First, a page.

Cuba’s Reintegration into Latin America

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CUBA'S reintegration into Latin America means that the government of Raúl Castro will be celebrating the 50th anniversary of the revolution in a wholly different regional context than the one that prevailed in the 1960s, when this Caribbean island nation was marginalized by practically all of Latin America.

2008 has been a very productive year for Cuban diplomacy, and the string of successes is expected to continue in 2009, with several Latin American heads of state visiting Havana, including Ecuadorean President Rafael Correa and Argentine President Cristina Fernández in January, followed by their Chilean counterpart Michelle Bachelet in February, and Mexican leader Felipe Calderón on a date to be decided.

Raúl Castro's choice of Venezuela and Brazil as the destinations of his first official trips as Cuban president, following his appointment in February 2008, is an indication that he is steering his administration down the path of Latin American and Caribbean integration, while continuing with a foreign policy focused on relations with China and Russia, the successor to the Soviet Union.

In Brazil, Cuba was officially admitted as a full member of the Rio Group - a political discussion and coordination forum involving 21 countries of the region - which convened an extraordinary meeting during the first Latin American and Caribbean Summit on Integration and Development, held Dec. 16-17 in the northeastern Brazilian state of Bahia.

Cuba's admission to the Rio Group and the fact that it was invited to participate in the first regional summit held without US involvement, where it also secured a condemnation of Washington's nearly five-decade trade embargo on Cuba, strengthens the Cuban government's stance against a possible reinstatement into the Organization of American State (OAS).

For some analysts, the next step towards achieving complete regional integration would require dismantling the OAS, which excludes Cuba. On Jan 31, 1962, the OAS's Eighth Meeting of Consultation of Ministers of Foreign Affairs, held in Punta del Este, Uruguay, passed a resolution excluding Cuba from the Inter-American system due to the island nation's Marxist-Leninist government and its alignment with the Communist bloc.

The decision was passed with the supporting votes of 14 countries, one negative vote (Cuba), and six abstentions (Argentina, Bolivia, Brazil, Chile, Ecuador and Mexico). Following the suspension from the Washington-based OAS, all the governments of the region, with the sole exception of Mexico, broke off diplomatic relations with Cuba.

According to former Cuban diplomat Carlos Lechuga, Washington secured the votes in favor of excluding Cuba "through pressure and extortion," violating both the OAS and United Nations charters. "For much of these past 50 years we've been cornered, but we've put up a strong defense," Raúl Castro said during his recent visit to Brazil, in reference to the period of international isolation that began in 1962, as the Cuban Revolution also became a reference point for any leftist movement that chose to take up arms.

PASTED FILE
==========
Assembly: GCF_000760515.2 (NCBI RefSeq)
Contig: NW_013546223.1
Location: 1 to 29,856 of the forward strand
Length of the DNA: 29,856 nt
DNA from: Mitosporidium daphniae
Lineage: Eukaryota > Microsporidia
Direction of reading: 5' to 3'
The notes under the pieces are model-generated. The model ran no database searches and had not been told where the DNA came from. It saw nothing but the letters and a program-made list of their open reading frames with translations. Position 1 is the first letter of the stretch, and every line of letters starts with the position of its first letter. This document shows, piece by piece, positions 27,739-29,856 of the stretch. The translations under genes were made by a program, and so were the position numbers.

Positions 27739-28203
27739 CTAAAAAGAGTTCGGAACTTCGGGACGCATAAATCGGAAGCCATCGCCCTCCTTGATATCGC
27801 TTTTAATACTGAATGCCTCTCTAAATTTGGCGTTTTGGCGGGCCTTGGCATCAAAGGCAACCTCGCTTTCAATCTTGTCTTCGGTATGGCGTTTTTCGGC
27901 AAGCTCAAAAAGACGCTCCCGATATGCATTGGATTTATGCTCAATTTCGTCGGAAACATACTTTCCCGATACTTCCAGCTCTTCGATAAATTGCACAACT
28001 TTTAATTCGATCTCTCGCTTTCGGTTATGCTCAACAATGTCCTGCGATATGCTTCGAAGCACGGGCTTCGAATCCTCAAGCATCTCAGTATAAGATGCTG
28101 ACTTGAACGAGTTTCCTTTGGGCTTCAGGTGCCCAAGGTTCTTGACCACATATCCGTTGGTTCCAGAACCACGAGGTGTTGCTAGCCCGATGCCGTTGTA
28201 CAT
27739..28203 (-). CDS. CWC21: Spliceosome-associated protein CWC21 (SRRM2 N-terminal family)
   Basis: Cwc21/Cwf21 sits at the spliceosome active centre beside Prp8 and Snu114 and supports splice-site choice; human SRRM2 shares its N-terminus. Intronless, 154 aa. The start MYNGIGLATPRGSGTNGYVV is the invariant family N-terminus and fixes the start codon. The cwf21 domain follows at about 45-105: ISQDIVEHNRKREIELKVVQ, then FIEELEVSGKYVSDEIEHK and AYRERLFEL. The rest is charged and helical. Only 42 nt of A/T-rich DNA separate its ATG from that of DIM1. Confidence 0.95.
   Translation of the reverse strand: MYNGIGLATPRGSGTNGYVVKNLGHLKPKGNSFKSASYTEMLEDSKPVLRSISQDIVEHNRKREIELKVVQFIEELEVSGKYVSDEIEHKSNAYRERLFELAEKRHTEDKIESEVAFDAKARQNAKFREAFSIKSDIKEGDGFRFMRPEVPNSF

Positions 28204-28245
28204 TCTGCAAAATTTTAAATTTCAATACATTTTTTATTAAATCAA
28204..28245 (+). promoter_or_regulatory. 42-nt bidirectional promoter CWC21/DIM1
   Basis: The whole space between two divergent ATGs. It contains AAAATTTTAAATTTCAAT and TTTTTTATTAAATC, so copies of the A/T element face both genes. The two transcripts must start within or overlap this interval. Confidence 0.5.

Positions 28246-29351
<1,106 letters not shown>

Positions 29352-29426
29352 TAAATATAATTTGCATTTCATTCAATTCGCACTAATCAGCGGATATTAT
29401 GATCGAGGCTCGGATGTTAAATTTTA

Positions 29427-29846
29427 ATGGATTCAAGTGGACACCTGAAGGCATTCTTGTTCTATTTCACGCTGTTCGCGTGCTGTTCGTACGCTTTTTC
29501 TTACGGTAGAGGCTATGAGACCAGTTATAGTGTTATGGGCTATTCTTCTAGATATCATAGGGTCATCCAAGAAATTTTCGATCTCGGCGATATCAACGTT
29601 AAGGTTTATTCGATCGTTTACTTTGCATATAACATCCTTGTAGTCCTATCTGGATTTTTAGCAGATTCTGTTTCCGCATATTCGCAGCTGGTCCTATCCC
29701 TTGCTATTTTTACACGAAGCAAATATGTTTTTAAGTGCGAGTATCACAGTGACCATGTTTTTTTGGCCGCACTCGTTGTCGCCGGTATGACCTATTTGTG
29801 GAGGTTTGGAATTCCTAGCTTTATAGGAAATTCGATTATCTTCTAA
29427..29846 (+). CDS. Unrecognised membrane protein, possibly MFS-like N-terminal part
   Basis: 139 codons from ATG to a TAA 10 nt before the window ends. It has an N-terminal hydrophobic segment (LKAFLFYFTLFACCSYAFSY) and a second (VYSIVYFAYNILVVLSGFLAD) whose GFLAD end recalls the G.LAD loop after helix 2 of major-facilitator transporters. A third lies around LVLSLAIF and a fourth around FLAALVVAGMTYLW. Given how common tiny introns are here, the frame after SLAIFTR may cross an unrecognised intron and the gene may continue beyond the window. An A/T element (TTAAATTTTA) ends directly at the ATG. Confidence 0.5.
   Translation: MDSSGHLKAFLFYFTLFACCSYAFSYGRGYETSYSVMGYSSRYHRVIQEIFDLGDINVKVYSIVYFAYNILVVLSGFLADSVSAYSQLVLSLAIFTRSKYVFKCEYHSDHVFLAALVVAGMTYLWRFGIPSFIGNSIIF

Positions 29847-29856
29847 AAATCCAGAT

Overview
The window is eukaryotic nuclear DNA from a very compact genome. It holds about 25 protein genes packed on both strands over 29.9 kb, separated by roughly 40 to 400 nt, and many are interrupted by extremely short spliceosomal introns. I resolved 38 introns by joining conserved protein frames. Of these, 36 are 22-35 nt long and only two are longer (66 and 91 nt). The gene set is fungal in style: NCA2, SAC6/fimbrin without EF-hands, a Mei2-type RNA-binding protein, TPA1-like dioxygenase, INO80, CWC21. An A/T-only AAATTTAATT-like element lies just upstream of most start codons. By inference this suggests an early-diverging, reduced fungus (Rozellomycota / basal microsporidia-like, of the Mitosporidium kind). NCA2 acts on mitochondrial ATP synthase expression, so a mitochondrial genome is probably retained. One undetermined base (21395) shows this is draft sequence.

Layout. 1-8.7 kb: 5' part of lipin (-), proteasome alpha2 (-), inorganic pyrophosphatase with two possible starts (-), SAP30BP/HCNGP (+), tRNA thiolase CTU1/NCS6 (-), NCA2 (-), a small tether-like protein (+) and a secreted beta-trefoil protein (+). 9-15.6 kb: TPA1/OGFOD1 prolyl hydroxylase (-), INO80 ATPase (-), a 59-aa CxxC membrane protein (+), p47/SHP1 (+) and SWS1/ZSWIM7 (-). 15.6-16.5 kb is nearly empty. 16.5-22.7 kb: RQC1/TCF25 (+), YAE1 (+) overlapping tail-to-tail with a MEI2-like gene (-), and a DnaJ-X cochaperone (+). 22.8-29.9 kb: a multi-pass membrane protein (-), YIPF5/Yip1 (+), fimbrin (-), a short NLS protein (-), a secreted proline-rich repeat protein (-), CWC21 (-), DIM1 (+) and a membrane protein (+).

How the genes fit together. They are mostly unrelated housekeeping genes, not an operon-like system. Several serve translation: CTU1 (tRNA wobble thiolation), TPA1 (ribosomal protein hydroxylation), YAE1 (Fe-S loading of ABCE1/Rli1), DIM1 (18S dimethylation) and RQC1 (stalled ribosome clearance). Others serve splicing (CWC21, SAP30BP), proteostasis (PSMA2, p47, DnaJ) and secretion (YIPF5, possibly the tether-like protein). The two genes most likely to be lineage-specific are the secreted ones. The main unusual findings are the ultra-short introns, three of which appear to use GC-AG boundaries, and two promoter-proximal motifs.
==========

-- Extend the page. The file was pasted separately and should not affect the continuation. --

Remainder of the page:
Although Cuban authorities deny having played a role as "exporters of revolution" they have recognized that during the 1960s and 1970s they supported and encouraged armed revolutionary movements that emerged in several countries to fight against their national "oligarchies" and the United States' ‘imperial policy' in the region.

According to researchers, the worst moment in Cuba's relations with other governments of the region was during the 1962-1975 period. In 1975, the OAS amended a 1964 resolution that forced its member states to suspend diplomatic, trade and consular relations with Cuba.

The biggest row occurred with Mexico, during the presidency of Vicente Fox (2000-2006). But Fox's successor, Felipe Calderón, ironed out the differences, and diplomatic relations between the two countries are now strong, with both presidents planning official visits for 2009.

Today, Cuba maintains ties with all the countries of Latin America, with the exception of El Salvador and Costa Rica, with which it has only restored consular relations. Since the 1990s, Cuba strengthened its cooperation with Latin America and the Caribbean, especially in the fields of health and education, through literacy programs, specialized medical assistance, and free training for health professionals.

Feroz Ahmed Bawany goal is to increase my knowledge and to understand the only civilized creations of Almighty Lord are HUMAN. He is a regular contributer to TRCB.com.

 

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